FIU Bridge Collapse Documents Released
As part of the ongoing investigation into the bridge collapse at Florida International University that occurred more than a year ago, the National Transportation Safety Board recently released 6,300 pages of documentation detailing its examination of contractors on the project. One engineer reportedly claimed that the highway underneath the bridge should have been closed while the project was ongoing.
According to the Miami Herald, Will Watts, the chief engineer for the Florida Department of Transportation, said in a letter to the NTSB that both FIU and its contractor were responsible for requesting that Tamiami Trail be closed during construction. That request was never made, however. (Watts’ letter was also part of the documentation released.)
FIU Bridge Collapse
FIU is home to the Accelerated Bridge Construction University Transportation Center, a multi-university center promoting ABC techniques. The pedestrian bridge was touted as an example of innovative design and construction meant to limit road closures and inconvenience stemming from the otherwise lengthy bridge construction process.
According to CNN, shortly after the span was installed, W. Denney Pate, employed with FIGG, which was part of the design-construction team, noticed there was an issue—a crack had formed along the north side of the bridge, and repairs were needed.
In early May 2018, the Herald sued after two months of attempts to access documents related to the collapse, and in early June, FDOT asked a County Circuit Court judge to dismiss the suit. The newspaper said the agency acknowledged that the records fell under the state’s open-records law, but FDOT argued that its pertinence to the NTSB's investigation meant they could not be released publicly.
In August, Leon County state court Judge Kevin Carroll ruled that FDOT must release the records associated with the tragedy. A federal judge, though, quickly stepped in and blocked the release of the documents. In September, a preliminary report from the NTSB indicated that cracks found in the bridge a few days before it collapsed were much more extensive than originally thought.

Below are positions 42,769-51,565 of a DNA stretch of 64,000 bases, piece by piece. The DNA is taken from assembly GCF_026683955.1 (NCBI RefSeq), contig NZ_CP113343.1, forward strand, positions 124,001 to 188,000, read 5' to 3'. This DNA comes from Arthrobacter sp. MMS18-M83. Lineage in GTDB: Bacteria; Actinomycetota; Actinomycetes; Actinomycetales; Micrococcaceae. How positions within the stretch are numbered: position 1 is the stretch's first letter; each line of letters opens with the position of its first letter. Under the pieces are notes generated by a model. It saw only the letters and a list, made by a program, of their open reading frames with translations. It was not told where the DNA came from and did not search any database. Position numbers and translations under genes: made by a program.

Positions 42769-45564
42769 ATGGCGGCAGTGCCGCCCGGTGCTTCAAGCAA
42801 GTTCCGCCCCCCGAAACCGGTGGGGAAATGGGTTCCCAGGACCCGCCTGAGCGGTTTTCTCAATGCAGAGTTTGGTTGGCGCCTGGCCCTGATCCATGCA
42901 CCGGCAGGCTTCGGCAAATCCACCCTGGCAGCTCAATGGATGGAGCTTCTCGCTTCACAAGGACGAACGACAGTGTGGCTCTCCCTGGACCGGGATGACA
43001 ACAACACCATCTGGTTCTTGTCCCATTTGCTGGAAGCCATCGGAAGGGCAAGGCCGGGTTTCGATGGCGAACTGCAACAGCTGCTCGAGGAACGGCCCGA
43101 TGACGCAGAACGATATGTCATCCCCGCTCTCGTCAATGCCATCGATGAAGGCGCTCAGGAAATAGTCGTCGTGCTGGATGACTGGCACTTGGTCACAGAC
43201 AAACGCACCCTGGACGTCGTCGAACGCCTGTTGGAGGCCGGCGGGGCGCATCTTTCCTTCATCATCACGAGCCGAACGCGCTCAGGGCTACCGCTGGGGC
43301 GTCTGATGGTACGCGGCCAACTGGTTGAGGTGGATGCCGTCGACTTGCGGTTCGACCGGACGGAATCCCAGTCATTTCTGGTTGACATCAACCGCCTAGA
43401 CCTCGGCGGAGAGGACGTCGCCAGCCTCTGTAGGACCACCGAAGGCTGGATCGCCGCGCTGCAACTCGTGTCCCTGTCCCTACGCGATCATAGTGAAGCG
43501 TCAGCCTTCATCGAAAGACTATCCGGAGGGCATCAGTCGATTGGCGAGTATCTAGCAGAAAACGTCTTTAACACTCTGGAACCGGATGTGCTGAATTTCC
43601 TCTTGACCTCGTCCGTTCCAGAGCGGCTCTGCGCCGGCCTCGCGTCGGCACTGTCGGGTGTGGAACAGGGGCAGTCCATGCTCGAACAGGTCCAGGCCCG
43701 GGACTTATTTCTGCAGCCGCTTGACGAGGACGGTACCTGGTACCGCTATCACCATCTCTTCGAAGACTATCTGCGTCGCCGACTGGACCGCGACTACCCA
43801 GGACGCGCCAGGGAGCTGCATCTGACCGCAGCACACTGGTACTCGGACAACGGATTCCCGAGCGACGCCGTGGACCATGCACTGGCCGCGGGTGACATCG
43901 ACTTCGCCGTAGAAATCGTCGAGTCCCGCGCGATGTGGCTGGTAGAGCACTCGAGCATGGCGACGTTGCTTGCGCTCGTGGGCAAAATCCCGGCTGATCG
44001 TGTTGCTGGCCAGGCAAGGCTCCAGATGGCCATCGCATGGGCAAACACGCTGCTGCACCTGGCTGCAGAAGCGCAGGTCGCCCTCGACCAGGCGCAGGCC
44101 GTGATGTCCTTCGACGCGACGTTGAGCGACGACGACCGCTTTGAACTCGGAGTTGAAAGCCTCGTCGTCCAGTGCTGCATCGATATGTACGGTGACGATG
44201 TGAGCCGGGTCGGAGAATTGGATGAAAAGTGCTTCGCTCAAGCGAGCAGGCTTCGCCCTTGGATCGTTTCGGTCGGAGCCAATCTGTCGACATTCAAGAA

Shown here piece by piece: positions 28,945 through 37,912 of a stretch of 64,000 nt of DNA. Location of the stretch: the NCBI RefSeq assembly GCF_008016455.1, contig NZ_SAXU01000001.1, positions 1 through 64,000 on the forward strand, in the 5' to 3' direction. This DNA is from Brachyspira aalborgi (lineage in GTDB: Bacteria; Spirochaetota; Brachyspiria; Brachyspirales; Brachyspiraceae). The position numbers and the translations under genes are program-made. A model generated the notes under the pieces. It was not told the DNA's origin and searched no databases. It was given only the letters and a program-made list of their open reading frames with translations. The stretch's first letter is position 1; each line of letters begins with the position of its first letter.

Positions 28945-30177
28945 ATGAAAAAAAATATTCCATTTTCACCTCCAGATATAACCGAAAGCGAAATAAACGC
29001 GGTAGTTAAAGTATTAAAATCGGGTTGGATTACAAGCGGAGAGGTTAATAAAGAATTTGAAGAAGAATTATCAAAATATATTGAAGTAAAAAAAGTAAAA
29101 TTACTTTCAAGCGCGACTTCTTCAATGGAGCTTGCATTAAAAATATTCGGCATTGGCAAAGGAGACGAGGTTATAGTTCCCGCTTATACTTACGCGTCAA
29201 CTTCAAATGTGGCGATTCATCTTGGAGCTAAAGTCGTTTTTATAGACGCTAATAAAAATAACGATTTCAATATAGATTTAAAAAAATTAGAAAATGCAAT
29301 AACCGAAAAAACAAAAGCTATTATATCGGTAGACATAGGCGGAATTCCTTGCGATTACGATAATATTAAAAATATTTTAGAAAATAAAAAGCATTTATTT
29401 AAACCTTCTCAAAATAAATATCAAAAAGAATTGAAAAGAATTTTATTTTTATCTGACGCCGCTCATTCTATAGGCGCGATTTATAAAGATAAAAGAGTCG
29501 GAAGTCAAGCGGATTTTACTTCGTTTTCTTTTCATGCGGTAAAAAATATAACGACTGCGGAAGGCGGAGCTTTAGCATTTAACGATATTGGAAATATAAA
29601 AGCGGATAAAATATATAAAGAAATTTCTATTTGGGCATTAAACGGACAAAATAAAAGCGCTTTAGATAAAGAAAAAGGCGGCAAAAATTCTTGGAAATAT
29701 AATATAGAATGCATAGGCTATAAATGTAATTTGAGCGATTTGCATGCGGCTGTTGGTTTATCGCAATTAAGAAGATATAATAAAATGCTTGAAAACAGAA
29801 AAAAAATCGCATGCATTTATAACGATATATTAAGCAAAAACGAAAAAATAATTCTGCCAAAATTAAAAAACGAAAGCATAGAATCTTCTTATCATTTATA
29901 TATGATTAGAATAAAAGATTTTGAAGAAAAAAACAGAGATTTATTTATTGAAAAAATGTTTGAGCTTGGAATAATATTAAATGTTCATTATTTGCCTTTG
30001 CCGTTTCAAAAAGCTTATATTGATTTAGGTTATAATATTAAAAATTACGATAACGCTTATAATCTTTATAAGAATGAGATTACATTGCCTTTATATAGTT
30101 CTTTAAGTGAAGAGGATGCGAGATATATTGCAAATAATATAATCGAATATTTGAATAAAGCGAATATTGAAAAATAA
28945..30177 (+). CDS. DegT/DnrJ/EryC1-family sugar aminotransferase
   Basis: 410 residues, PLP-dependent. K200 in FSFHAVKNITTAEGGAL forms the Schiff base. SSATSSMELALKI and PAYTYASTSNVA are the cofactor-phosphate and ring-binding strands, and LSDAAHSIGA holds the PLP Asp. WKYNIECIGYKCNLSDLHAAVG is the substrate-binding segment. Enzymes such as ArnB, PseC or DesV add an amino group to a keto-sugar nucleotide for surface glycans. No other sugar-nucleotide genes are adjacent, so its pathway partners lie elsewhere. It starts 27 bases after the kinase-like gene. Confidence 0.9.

In April, after MCM filed for bankruptcy, lawyers presented documents alleging that engineers dismissed cracks found in the bridge prior to the disaster. The following month, the construction company responsible for building the FIU bridge reached an agreement with insurers to pay up to $42 million to victims of the incident, as well as their families.
In June, in the 115-page report, federal work-safety investigators determined that the street that ran under the bridge should have been shut down because of cracks in the structure. Parties involved failed to recognize the danger due to design errors. Later that same month, the project’s lead technical designer testified during a pretrial hearing regarding evidence. This was the first time he had commented since the tragedy. In August, companies being sued in light of the incident decided to settle, though one last holdout could delay the disbursement of funds to incident victims.
Recent NTSB Report
In the wake of the recently released report, the NTSB will have a probable cause hearing regarding the collapse, as well as issue safety recommendations on Oct. 22, in Washington, D.C. In light of the recently released documentation, however, FDOT, FIGG and MCM recently defended their actions to the NTSB, along with blaming others. Since the probe is still ongoing, those comments cannot be made public.
Among the measures FDOT has reportedly taken, the state transportation department has improved the way it oversees such construction work, along with being more actively involved. FIGG has also since voiced its contention with reports of errors in the bridge design, along with creating the website flbridgefacts.com.
FIGG also detailed that it had hired forensic structural engineering experts Wiss, Janney, Elstner Associates to conduct an investigation, which revealed that the construction joints at the failure point were not roughened in alignment with Florida standards. (Roughening would have also contributed to the strength of the connection.)
Another report, by the Turner-Fairbank Highway Research Center, for the Federal Highway Administration, indicated similar results regarding roughening. The FHWA does not pinpoint the cause of the collapse on this, however.
Additionally, FDOT also now requires that agencies and project-relevant entities close down state infrastructure such as roads and bridges when circumstances could pose a risk to the public. More complex projects will also call for an FDOT manager will focus on facilitating communication as well as increase the department’s involvement.
Louis Berger Group was also erroneously listed as pre-qualified for an evaluation to be carried out on the bridge. FDOT special counsel Latasha Johnson also wrote in an email to the NTSB that Berger should have known whether it was qualified for this kind of work.